illustration of a person standing at the center of a circle and another person at the perimeter walking around, the two of them connected by a compass

A Valediction: Forbidding Mourning

by John Donne

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What is metaphysical about "A Valediction: Forbidding Mourning?"

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The Metaphysical Poets were known for their use of extended metaphors (conceits). While some poets associated with this group did address subjects and ideas that we would call metaphysical ("above" the physical) or spiritual, this was not necessarily the case. 

But in this poem, Donne does use the extended metaphor and he also mentions metaphysical notions. In this poem, the speaker tells his beloved that she should not mourn his death because their love is at a spiritual (metaphysical) level. The speaker even mocks those whose love is merely earthly, physical, or "sublunary."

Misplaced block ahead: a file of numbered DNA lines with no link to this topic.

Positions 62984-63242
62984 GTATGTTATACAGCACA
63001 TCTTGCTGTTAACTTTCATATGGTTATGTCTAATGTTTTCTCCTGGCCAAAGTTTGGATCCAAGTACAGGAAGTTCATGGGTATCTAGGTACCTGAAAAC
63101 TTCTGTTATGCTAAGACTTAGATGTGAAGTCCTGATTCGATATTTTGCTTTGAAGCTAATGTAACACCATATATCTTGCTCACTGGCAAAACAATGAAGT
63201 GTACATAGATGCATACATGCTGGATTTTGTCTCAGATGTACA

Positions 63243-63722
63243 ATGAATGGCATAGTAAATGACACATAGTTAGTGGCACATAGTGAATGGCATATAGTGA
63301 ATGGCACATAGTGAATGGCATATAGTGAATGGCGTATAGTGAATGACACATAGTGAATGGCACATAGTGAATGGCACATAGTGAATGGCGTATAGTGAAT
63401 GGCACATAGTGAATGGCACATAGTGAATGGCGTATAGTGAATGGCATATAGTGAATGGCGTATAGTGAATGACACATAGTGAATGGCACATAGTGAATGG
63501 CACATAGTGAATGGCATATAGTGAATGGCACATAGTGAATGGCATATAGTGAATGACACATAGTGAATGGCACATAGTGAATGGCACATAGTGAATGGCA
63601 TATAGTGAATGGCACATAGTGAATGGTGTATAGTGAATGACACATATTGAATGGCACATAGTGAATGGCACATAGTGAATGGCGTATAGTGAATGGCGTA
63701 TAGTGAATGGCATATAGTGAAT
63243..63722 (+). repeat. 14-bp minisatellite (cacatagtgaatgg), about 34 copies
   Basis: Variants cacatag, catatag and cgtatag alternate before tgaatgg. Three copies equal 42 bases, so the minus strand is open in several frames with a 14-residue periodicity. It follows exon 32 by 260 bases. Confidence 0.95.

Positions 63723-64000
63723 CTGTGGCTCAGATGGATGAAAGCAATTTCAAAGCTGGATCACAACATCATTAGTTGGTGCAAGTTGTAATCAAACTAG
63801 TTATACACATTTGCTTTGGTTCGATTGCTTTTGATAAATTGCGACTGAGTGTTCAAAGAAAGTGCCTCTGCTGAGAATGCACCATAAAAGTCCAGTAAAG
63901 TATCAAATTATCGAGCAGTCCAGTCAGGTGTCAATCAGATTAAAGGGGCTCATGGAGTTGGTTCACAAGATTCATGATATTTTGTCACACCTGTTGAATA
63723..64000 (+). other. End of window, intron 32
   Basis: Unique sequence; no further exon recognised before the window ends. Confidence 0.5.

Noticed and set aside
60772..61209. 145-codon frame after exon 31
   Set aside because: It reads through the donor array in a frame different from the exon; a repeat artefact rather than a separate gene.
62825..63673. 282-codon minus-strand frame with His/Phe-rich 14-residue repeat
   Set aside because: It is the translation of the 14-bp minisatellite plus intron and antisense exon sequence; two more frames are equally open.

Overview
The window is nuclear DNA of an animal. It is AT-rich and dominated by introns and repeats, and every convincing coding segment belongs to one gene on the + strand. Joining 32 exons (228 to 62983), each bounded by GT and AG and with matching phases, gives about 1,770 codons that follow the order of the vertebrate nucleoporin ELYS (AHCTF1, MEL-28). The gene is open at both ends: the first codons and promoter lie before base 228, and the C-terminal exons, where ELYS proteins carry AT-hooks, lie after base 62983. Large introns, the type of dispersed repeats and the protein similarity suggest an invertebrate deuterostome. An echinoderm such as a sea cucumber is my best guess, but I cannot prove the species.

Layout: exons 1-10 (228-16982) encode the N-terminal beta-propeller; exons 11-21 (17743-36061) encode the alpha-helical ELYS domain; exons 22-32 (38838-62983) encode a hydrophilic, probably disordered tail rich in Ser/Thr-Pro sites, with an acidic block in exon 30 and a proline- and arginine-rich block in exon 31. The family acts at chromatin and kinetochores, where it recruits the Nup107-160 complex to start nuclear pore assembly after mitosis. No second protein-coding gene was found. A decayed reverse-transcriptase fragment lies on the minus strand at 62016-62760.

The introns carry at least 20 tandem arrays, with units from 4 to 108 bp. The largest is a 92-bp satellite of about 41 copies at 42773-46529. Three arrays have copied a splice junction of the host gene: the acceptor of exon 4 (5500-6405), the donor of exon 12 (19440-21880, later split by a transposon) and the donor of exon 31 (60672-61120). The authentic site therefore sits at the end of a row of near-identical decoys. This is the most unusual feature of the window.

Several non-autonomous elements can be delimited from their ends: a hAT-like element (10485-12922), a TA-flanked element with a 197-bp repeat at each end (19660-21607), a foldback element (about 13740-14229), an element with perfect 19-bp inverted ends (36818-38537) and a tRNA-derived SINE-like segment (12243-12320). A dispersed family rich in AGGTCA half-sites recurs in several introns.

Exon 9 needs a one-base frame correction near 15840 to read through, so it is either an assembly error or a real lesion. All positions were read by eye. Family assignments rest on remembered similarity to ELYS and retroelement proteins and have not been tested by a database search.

Dull sublunary lovers' love 

(Whose soul is sense) cannot admit 

Absence, because it doth remove 

Those things which elemented it. 

In other words, anyone who does not understand the soul in the spiritual sense, cannot bear to lose a loved one. If he/she does not understand love in the spiritual sense, he/she will not understand that this kind of love is unaffected by death. This is the general message of the poem. The speaker tells his loved one not to mourn his death because their love is metaphysical/spiritual. Death can not affect it. 

He adds that death is not a separation, but an "expansion" of their love. Then, he uses the extended metaphor of two compasses which move in unison. They are inextricably linked. This metaphor parallels their inextricably linked spiritual love. (This linkage also seems like a prescient description of quantum entanglement. This is when two particles are linked and neither time nor space can sever that link.) 

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